Groupama-FDJ just about managed to stay up around the same corner, as the Colombian made his way to the medical car, before surfing through the cars to get back up to his collaborators.
The gap was heading back up towards the seven minute mark with 25km remaining, Arndt attacking 4km later as the balance tipped in favour of the escapees taking the spoils for the day, Carboni closing before Campenaerts countered.
Gougeard dragged the hour record holder back, then trying again in vain. Under 15km to go and the Frenchman launched his own move, then it was Goossens turn to have a go.
Gaviria then briefly lost contact before Campenaerts attacked and took the intermediate sprint, Carboni making it across to him before Gougeard also followed.
Israel Start-Up Nation then took it up on the front of the peloton behind, but up in the breakaway the road was starting to ramp up, Carboni leaving Campenaerts behind inside the final 3km with Gougeard in third on the road but not for long, as Cofidis’ Victor Lafay made his bid for victory.
Soon he’d overhauled Campenaerts and caught and passed Carboni with little over 2km remaining.
EOLO-Kometa’s Gavazzi was also surging from behind, overtaking Carboni and off in search of Lafay as the Cofidis rider went under the flamme rouge.
As Lafay crossed the line, EF Education - Nippo took it up behind, Carthy in second wheel.
A crash then impeded a few riders, Bora and Bahrain involved, and soon Ineos took it up as the road ramped up, Remco Evenepoel (Deceuninck - Quick-Step) and Aleksandr Vlasov (Astana) paying attention near the front. Eventually, João Almeida (Deceuninck - Quick-Step) led them across the line without incident, a crash at the back of the bunch the most eventful action of the last few kilometres for the bunch.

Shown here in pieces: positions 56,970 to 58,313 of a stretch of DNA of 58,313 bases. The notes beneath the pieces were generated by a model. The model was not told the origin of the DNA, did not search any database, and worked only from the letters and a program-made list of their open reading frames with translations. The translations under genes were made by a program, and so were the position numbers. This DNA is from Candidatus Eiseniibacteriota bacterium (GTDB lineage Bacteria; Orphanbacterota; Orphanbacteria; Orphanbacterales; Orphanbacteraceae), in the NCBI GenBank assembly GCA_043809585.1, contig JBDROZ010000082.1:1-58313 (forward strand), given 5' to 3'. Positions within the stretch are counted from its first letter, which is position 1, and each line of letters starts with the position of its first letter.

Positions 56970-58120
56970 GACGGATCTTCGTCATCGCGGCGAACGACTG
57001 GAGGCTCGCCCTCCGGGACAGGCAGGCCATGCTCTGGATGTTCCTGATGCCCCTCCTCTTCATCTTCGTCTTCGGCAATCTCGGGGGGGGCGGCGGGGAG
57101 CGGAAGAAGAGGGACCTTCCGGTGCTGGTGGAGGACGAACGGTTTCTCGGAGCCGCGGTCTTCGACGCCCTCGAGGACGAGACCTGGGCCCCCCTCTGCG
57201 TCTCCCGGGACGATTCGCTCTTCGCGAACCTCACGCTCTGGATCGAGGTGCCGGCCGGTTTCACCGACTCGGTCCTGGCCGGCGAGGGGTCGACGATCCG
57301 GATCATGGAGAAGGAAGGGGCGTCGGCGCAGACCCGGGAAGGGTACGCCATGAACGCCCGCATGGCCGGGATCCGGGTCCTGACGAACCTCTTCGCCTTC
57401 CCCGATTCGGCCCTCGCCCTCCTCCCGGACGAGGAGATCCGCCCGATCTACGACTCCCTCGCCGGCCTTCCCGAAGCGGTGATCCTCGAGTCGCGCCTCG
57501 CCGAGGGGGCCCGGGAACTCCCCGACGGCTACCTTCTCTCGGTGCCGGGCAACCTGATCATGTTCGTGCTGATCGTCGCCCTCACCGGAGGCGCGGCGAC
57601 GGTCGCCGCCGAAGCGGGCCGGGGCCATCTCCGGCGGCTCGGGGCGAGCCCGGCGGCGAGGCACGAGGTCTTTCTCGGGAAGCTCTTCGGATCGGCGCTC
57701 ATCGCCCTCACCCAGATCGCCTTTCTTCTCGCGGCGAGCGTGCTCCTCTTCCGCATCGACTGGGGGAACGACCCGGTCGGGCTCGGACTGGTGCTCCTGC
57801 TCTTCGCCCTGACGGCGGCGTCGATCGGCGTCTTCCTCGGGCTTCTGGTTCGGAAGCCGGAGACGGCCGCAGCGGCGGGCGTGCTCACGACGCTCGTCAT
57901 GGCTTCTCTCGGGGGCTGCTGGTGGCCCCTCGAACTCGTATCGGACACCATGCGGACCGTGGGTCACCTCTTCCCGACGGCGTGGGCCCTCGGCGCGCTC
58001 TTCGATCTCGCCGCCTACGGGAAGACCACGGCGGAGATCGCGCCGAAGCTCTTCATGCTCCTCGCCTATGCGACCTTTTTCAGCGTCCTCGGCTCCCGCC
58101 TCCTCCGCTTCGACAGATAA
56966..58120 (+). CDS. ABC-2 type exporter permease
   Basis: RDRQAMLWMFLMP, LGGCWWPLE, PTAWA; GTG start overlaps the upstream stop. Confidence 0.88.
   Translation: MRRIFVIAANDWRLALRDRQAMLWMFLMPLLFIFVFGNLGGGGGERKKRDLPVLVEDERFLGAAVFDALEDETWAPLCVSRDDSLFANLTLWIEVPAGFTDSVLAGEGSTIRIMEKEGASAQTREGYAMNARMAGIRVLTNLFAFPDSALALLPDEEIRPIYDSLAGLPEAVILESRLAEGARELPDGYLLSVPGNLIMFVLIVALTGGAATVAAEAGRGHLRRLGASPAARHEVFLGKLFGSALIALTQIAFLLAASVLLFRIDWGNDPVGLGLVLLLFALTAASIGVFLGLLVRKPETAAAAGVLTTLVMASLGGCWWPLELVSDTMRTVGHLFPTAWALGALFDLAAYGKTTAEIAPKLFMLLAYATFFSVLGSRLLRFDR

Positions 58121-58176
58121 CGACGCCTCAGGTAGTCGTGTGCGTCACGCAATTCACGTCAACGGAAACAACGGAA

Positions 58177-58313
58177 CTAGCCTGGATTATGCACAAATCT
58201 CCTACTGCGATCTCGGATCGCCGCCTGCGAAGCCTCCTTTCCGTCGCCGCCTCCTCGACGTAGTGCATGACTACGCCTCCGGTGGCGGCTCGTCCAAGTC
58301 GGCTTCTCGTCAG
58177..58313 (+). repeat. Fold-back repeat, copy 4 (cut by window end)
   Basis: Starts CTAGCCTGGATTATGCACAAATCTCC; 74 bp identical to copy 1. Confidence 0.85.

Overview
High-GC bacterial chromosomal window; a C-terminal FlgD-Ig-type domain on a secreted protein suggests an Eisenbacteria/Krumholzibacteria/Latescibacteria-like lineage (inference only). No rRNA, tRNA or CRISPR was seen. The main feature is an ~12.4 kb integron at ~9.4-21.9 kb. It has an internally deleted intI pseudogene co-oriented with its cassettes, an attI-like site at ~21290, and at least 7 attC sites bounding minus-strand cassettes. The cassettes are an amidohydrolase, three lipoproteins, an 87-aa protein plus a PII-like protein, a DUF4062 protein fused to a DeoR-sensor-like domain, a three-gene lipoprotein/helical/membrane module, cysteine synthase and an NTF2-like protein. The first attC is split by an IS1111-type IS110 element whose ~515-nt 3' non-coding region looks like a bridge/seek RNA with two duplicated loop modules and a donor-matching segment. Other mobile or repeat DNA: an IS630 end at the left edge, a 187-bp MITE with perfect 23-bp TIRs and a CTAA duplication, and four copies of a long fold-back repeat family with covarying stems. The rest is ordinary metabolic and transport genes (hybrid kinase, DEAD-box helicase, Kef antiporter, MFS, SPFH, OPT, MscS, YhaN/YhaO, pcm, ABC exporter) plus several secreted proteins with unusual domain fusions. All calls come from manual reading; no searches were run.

Giro d'Italia 2021, stage eight: Foggia to Guardia Sanframondi (170km)
1. Victor Lafay (Fra) Cofidis, in 4-06-47
2. Francesco Gavazzi (Ita) EOLO-Kometa, at 36 seconds
3. Nikias Arndt (Ger) DSM, at 37s
4. Nelson Oliveira (Por) Movistar, at 41s
5. Giovanni Carboni (Ita) Bardiani-CSF-Faizanè, at 44s
6. Kobe Goossens (Bel) Lotto-Soudal, at 58s
7. Victor Campenaerts (Bel) Lotto-Soudal, at 1-00
8. Alexis Gougeard (Fra) Ag2r Citroën, at 1-54
9. Fernando Gaviria (Col) UAE Team Emirates, at 3.04
10. João Almeida (Por) Deceuninck - Quick-Step, at 4-48
General classification after stage eight
1. Attila Valter (Hun) Groupama-FDJ, in 26-59-18
2. Remco Evenepoel (Bel) Deceuninck - Quick-Step, at 11 seconds
3. Egan Bernal (Col) Ineos Grenadiers, at 16s
4. Aleksandr Vlasov (Rus) Astana-Premier Tech, at 24s
5. Louis Vervaeke (Bel) Alpecin-Fenix, at 25s
6. Hugh Carthy (GBr) EF Education-Nippo, at 38s
7. Damiano Caruso (Ita) Bahrain Victorious, at 39s
8. Giulio Ciccone (Ita) Trek-Segafredo, at 41s
9. Dan Martin (Irl) Israel Start-Up Nation, at 47s
10. Simon Yates (GBr) Team BikeExchange, at 49s
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Hi. I'm Cycling Weekly's Weekend Editor. I like writing offbeat features and eating too much bread when working out on the road at bike races.
Before joining Cycling Weekly I worked at The Tab and I've also written for Vice, Time Out, and worked freelance for The Telegraph (I know, but I needed the money at the time so let me live).
I also worked for ITV Cycling between 2011-2018 on their Tour de France and Vuelta a España coverage. Sometimes I'd be helping the producers make the programme and other times I'd be getting the lunches. Just in case you were wondering - Phil Liggett and Paul Sherwen had the same ham sandwich every day, it was great.